Ioane Ioane

Occupying the space between, Ioane Ioane’s multidisciplinary practice acknowledges the spiritual and transitional nature of va.

Occupying the space between, Ioane Ioane's multidisciplinary practice acknowledges the spiritual and transitional nature of va. Ioane completed a Bachelor of Fine Art from Elam School of Fine Art, The University of Auckland in 1985. In 1996 Ioane, was the finalist for the Saatchi and Saatchi Art Awards and in 2005 he was awarded the Creative New Zealand Prize for Innovation and Excellence Art Award. As well as recieving a number of public commisions, his work belongs in a number of private and public collections including the Cambridge Museum of Anthropology, England, Te Papa Tongarewa, Wellington, Auckland Art Gallery, Auckland, Tijibou Cultural Centre Noumea.

Based in Auckland, Ioane's multidiscipline practice involves sculpture, painting, installation and performance and often acknowledges the spiritual and transitional nature of space (the va) as a place of transformation-birth and becoming. Ioane has commented, "Sacred spaces are not necessarily a church, but it's a place where one likes to be in, a place of affirmation Resisting the label 'artist'" Ioane insists, "life is too big and deep to consider what I do as being about art or describe myself in a singular way". Instead, he regards his four children as both the greatest joy and creative contribution he has made to the world. As they grow, making their own contribution, Ioane has been able to devote more time to his work. Creating new collaborations and the potential for public art projects, theatre set designs, scriptwriting and film.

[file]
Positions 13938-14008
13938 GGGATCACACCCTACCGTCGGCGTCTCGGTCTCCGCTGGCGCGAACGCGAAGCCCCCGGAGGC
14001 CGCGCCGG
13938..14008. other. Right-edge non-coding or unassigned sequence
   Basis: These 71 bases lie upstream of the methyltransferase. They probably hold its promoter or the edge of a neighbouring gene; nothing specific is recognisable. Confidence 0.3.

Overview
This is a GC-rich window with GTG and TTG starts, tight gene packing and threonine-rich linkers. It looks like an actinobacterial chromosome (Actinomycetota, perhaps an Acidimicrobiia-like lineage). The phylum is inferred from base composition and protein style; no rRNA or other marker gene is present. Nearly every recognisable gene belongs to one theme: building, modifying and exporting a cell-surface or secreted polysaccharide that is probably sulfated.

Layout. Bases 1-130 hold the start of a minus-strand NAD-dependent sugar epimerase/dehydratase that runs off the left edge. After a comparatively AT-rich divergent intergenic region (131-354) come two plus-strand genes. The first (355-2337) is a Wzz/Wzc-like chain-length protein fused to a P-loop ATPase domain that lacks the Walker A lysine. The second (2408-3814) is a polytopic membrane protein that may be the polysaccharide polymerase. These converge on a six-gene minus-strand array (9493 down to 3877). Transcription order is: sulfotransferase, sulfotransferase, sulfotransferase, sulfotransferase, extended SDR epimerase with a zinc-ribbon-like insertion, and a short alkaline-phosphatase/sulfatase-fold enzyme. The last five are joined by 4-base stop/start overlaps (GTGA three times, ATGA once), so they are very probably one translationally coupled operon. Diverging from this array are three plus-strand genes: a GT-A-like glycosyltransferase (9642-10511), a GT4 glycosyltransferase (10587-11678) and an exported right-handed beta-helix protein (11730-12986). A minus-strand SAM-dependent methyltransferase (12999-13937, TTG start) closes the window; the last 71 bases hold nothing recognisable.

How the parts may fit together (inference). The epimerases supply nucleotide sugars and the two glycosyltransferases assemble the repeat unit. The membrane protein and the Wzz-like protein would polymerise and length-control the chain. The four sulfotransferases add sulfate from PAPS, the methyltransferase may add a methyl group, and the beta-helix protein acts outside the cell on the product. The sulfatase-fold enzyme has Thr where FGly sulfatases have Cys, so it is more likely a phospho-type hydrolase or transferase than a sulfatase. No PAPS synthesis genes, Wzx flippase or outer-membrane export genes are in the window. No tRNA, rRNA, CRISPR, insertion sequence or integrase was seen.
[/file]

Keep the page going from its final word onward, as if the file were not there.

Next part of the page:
Tautai Contemporary Pacific Arts Trust

Cowry shell, 2021, Totara wood sculpture, natural varnish, 85 x 70 x 40cm, 30kg

The strength and beauty of the cowry shell inspired the shape of these sculptures. "Malosi" (strength in Samoan) is most often seen, or portrayed, as the physicality of the male...The reality of soul-strength lies predominantly in women. If men are receptive, they too can find the strength of their women ancestors - the woman-spirit in all. Why else would nature be "mother"?' 
(from The Guide, Auckland Art Gallery Toi o Tāmaki, 2001) 

It’s a celebration of the strength of women, from childhood through maturity to old age and has echoes of Samoan mythological stories. The cowry shell can also be seen lashed to Ioane's Fe'e paopao (Octopus canoe), recalling an ancient legend of how the octopus got its spots from a cheeky mouse.